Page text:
If Henry Ford’s Model T and Volkswagen’s Beetle are considered the first examples of “world” cars from their makers, then I’m nominating the 1957-62 Vauxhall Victor as General Motors’ (GM) first to be purposefully designed for sale around the world.
“You’re kidding,” I hear you say? “The Victor?”
Yes, the Victor. Please hear me out on this. I’m positive I’ll convince you.
Actually, when you think about it, neither the Model T nor the VW Beetle were originally created as “world” cars. They became “cars of the world” because of their simple engineering and robust construction. Throw in a cheap price and go-anywhere convenience meant they appealed to buyers far beyond their homeland starting points.
The Victor’s origins are quite different. For here was a car that began its development with a global market as part of its product planning brief.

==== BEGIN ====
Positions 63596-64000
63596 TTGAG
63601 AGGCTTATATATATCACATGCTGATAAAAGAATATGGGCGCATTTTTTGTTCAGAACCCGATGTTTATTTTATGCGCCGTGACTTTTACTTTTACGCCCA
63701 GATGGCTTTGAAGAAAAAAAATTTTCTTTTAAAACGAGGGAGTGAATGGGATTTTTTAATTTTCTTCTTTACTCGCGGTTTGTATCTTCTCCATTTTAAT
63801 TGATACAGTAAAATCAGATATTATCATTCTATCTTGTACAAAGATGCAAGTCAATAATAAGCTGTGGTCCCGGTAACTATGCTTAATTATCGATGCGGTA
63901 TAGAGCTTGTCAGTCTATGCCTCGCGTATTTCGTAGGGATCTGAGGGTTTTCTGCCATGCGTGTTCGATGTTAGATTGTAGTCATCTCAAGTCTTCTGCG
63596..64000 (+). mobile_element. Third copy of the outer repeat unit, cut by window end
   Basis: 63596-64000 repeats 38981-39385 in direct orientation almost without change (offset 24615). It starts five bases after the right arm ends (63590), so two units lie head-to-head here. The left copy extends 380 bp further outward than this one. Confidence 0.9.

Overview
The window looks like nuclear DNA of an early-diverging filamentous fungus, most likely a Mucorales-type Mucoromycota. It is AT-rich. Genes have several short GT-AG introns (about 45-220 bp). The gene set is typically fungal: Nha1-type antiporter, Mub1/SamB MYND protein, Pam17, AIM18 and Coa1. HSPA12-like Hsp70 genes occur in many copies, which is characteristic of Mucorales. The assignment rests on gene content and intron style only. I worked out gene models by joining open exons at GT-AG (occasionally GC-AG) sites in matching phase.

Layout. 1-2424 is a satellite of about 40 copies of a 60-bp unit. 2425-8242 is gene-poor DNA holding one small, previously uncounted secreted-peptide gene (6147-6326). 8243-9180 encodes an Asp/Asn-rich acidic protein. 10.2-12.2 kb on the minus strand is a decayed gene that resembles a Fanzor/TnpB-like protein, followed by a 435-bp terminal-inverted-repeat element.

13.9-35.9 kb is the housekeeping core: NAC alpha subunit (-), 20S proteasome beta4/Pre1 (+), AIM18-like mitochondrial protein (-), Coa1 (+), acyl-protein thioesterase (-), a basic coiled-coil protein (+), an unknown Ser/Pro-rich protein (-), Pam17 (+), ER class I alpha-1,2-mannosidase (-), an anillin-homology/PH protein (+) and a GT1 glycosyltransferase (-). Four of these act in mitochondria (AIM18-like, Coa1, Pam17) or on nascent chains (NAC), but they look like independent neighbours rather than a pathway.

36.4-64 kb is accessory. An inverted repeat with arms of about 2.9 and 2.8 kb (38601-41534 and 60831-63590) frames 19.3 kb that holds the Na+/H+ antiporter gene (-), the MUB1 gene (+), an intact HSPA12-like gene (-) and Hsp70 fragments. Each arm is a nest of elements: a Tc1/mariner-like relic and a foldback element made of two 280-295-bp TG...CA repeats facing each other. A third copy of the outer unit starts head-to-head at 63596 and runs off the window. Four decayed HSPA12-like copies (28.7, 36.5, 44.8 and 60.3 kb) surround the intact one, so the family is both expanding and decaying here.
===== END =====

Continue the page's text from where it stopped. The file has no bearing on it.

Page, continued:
The 1957 Victor’s origins can be traced back to a product planning meeting in January 1954, in New York, at General Motors Overseas Operations headquarters, located at 1775 Broadway, right on Central Park.
How do I know this? Well, David Booker, the creator and curator of the world’s best Vauxhall website, Vauxpedia, says so. And if that’s what David says, then it must be right.
Vauxhall’s design boss, David Jones, and chief engineer, Maurice Platt, were at this New York meeting. It was agreed that the company’s range would be split into separate four and six cylinder models with differing body sizes.